Practical Examples of Supported Decision-Making

Supported Decision-Making is a way for people with disabilities to have control over their lives. People of all ages, all races, all abilities and all socioeconomic levels get support when they are making decisions. Think about an important decision you recently made. Think about what it was about and who you talked to when you needed more information or just wanted to bounce around alternatives. The idea of Supported Decision-Making for people with disabilities is to formalize that same process.

John McCarty (photo credit: Ryan Johnson)

The most important aspect of Supported Decision-Making is that the person with a disability decides the areas and types of help they need. Decisions are not made for them; they are made by them. 

Supported Decision-Making enables a person with a disability to make their own decisions with assistance from a network of supporters. Supporters can help people understand information, issues and choices. They can help focus attention and weigh options. They can help interpret and communicate decisions to others. 

To be successful, a supporter must be person-centered. Supporters should understand how the person learns and communicates. They should also understand their role in finding, sharing, and helping the person process meaningful information.  And they should be chosen by the person being supported, and they should know them well.

There are many reasons to use Supported Decision-Making.  It is a process that helps people with disabilities achieve self-determination.  People with greater self-determination are more independent, more integrated into their communities, healthier, and better able to recognize and resist abuse. Supported Decision-Making plans can be used in place of guardianship. Georgia law says guardianship should be a last resort, but it is often not.  People who do not have a guardian are more likely to have a job, live independently, have friends other than staff or family, go on dates, socialize in the community, and practice the religion of their choice.

A picture of the acronym "decide" spelled vertically with the word "direct" next to the letter "d", the word "enlist" next to the letter "e", the word "choose" next to the letter "c", the word "inform" next to the letter "i", the word "determine" next to the letter "d", and the word "experience" next to the letter "e". In Georgia, we use the acronym DECIDE to describe or define the elements of Supported Decision-Making. It stands for, “Direct. Enlist. Choose. Inform. Determine. Experience.”  To illustrate how this works, I want to share an important recent decision I made.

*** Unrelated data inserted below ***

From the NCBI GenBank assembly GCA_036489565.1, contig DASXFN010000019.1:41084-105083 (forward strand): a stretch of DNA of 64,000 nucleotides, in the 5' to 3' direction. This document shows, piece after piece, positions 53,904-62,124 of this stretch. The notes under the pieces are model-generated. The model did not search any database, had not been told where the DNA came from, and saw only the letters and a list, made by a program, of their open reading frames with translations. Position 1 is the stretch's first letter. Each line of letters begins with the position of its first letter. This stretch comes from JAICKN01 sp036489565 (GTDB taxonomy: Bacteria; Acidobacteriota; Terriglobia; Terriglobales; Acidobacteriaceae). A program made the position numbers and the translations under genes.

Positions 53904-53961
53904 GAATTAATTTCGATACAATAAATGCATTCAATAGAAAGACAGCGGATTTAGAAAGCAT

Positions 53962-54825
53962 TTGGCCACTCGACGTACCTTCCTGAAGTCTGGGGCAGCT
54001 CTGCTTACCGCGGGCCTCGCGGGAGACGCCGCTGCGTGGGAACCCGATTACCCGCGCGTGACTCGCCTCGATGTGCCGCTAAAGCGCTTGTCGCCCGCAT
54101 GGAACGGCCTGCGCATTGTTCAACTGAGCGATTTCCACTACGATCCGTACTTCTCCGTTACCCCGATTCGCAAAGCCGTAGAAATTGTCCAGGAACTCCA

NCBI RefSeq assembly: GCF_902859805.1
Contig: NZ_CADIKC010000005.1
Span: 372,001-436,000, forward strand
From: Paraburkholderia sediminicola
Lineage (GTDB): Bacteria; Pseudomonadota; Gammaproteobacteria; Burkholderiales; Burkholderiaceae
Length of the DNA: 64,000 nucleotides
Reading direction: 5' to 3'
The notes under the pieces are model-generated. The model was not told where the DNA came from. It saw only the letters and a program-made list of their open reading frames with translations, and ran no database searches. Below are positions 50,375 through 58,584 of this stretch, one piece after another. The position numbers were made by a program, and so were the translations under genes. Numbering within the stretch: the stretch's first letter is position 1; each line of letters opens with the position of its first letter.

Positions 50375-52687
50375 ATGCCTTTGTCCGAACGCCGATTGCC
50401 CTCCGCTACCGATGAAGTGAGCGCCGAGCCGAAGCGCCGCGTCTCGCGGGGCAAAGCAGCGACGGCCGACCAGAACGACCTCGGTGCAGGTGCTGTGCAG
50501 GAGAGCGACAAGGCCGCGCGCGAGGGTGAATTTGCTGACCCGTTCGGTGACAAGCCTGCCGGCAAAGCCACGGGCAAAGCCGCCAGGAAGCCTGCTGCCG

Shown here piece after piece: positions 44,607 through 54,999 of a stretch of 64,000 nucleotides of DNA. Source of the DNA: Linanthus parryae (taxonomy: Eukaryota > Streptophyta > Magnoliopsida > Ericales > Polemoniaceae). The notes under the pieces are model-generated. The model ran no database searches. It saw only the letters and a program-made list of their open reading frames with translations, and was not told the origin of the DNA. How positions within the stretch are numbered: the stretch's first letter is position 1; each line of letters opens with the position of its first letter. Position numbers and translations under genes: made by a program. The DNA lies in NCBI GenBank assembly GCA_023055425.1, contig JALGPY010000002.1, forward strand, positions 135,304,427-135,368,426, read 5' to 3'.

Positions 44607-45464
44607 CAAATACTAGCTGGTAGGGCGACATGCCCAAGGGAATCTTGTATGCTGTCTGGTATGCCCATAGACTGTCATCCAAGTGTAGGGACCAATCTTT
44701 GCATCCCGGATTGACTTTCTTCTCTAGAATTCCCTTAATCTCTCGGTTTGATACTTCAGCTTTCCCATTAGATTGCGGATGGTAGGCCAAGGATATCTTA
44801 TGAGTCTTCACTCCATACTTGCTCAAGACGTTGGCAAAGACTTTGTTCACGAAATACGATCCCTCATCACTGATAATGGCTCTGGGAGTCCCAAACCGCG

I have been involved in self-advocacy for years.  My work has included both professional and volunteer elements, including professional presentations, a SARTAC fellowship, published articles, and lectures at conferences such as the National Guardianship Association and TASH.  My volunteer work includes being part of the Uniting for Change leadership collective, expanding self-advocacy and voting rights, and working with students and youth groups on disability awareness. 

But during the pandemic lockdown, I began getting sick. My brain seemed to be breaking down and my body was losing function. I was unable to perform most tasks. I won’t go into all the details, but my professional and volunteer work stopped. 

My recovery has been very long and slow. The intense treatments are tapering, and I can now do and enjoy many of my former activities. Recently, I was presented with an opportunity to attend a disability leadership conference in Washington, D.C., and I had to decide if I was ready to go. I decided to consult with some supporters. I didn’t want it to beot my mom who I knew didn’t think I was ready. So, I thought about the context of my uncertainty. It was both professional and medical.